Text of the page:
The Best Traditions from the South's Favorite Golf Tournament
Every April, golf fans descend on Augusta, Georgia, for the first of the year's four major championships: the Masters Tournament, held at Augusta National Golf Club—although you won't hear anyone at the Masters call the attendees "fans." Here, they're exclusively referred to as "patrons." This little quirk is only one of many customs the 88-year-old event holds dear. Here are some of the Masters Tournament's most beloved traditions.
Beyond the golf itself, Augusta National perhaps draws the most attention for its bursts of blooming color. The course is home to more than 30 varieties of the blossom, which flower from March through mid-April—just in time for the event. Hole number 13 alone, dubbed "Azalea," boasts about 1,600 of them. The tournament's unofficial drink is even called the Azalea Cocktail, a buzzy mix of pineapple and lemon juice, gin or vodka, and grenadine.
$1.50 Pimiento Cheese Sandwiches
Given the prestige of the Masters, you wouldn't necessarily expect the concessions stand to peddle inexpensive, green-plastic-wrapped handhelds. But maybe that's the magic in it. Anyone who's ever been to the tournament knows the pimiento cheese sandwich isn't to be missed—even if the recipe did change a few years ago.
The Green Jackets
Winners of the Masters are given the golf club's trademark emerald blazer—though technically it's only on loan. Champions are given the jacket on Sunday evening and are allowed to hold onto it until the next year's tournament, when they are required to return it to Augusta National. Some of the coveted green jackets have found their way into the hands of collectors, though that's not something you'll hear anyone from Augusta National encourage or advise.
Par 3 Contest
First held in 1960, this tradition is perhaps the tournament's most adored. Held the day before the actual competition begins, this nine-hole contest brings together participants and noncompeting past winners for a little friendly rivalry. Loved ones—from grandchildren to girlfriends—act as caddies, often donning the classic white jumpsuits the club requires for professional caddies.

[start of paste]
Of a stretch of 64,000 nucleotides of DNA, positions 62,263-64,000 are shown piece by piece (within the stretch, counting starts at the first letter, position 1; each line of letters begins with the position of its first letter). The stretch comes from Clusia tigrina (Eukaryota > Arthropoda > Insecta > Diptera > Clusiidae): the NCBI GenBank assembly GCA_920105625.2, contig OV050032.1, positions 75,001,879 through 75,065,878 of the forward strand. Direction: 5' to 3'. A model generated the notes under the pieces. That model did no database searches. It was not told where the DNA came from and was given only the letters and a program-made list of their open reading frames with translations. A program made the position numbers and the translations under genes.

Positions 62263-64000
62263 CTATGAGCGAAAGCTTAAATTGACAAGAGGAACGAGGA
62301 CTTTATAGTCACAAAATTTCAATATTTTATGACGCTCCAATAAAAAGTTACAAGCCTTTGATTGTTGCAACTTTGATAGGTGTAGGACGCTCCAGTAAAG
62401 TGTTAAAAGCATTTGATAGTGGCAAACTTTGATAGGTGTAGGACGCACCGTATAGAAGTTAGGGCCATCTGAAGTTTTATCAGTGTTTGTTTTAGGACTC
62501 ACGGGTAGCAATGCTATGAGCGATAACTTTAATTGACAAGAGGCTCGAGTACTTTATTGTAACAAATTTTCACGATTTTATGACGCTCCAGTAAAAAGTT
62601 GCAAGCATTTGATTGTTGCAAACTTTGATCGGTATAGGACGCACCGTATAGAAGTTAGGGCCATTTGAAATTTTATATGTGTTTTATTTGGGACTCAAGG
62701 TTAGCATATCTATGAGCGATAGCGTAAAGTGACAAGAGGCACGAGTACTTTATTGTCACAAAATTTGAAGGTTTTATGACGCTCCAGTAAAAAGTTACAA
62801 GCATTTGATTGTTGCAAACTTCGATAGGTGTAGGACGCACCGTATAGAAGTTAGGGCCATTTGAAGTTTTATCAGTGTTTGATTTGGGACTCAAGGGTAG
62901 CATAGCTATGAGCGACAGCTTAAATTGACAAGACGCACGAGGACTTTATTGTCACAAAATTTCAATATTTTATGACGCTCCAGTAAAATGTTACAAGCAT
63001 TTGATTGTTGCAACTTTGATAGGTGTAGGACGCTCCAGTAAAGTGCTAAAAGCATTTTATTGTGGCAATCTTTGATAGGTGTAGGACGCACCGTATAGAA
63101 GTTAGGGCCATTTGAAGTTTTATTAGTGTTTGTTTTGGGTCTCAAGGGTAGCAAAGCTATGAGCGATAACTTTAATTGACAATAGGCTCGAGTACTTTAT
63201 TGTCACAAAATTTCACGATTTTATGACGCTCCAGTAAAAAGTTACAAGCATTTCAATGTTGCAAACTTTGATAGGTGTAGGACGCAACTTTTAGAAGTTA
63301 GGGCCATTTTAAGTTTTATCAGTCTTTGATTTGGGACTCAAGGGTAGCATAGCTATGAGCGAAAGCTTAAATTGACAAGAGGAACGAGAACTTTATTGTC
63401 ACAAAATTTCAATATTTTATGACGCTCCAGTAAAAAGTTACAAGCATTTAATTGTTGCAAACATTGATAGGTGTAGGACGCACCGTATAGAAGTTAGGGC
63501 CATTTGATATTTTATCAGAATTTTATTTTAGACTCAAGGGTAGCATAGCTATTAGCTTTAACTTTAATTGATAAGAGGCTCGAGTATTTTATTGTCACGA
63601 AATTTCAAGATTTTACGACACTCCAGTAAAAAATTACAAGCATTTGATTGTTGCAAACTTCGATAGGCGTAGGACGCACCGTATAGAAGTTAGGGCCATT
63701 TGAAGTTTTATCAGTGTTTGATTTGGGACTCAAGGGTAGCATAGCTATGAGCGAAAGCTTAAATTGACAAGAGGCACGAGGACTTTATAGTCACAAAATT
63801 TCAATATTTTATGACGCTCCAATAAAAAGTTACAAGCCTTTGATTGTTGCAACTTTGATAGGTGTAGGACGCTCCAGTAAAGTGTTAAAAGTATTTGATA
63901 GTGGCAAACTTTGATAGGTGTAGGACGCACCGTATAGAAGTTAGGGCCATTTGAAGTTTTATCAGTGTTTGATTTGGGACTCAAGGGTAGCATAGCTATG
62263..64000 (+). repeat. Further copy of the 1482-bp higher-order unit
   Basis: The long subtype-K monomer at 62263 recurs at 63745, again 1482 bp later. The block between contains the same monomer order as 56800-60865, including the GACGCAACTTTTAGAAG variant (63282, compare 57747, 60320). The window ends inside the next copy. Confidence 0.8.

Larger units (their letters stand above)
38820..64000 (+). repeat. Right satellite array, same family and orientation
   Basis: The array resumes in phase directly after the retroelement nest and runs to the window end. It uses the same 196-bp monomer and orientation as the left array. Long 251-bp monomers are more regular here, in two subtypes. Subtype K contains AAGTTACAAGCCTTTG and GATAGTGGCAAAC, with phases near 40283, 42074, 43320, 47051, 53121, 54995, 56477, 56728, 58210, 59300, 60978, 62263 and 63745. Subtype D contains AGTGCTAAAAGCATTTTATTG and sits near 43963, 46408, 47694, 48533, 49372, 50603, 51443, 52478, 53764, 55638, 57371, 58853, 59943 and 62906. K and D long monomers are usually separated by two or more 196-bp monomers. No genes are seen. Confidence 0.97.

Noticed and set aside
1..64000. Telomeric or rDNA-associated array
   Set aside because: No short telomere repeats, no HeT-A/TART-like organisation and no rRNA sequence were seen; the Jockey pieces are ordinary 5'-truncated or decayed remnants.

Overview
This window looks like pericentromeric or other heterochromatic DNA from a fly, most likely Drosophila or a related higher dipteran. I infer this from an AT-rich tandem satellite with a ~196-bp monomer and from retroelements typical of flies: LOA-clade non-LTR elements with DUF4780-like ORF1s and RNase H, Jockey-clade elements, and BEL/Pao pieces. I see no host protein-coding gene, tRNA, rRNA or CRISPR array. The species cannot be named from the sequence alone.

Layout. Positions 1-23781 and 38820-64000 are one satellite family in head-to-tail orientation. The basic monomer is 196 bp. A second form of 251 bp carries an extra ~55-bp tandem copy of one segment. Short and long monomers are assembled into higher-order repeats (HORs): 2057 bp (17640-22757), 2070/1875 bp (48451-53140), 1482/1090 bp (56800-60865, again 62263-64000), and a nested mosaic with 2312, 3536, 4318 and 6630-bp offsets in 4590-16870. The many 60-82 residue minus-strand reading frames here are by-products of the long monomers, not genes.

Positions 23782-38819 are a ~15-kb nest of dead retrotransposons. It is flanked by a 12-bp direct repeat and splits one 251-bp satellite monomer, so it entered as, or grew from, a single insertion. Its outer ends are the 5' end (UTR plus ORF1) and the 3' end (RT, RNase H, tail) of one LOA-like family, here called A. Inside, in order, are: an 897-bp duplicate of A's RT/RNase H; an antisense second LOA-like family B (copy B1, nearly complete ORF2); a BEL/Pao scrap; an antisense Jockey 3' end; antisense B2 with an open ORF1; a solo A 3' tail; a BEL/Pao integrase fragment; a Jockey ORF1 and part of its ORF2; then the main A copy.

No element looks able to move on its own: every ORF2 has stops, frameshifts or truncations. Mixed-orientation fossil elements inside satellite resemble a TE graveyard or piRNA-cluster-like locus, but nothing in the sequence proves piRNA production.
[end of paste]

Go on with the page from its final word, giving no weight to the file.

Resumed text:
One of Augusta National's most stringent rules is simple: No cell phones. That's not to say patrons can't call home to check in, though. Courtesy phone banks are available throughout the course… though they're only helpful for those who still actually have phone numbers memorized.
On Tuesday night of Masters week, past winners break bread together at Augusta National, and the reigning victor sets the menu. 2021 champion Hideki Matsuyama is serving sushi, sashimi, nigiri, and Yakitori chicken skewers for the appetizers; and miso-glazed black cod with dashi broth, A5 Wagyu beef ribeye with mixed mushrooms and vegetables, and Sansho daikon ponzu for the mains.
Every year, Augusta National mails a formal invitation to every player who has qualified for the Masters Tournament. (All past champions receive these invitations for life.) And because this is a civilized tournament, an R.S.V.P. is expected. These days, emails are accepted, though we have to imagine that brownie points given for handwritten replies.
Since 1963, in the same vein of past champions being invited to the Masters year after year, the tournament has chosen 'Honorary Starters' to hit the first shots of the week. The honor is bestowed on previous winners of the tournament, as well as other distinguished golfers.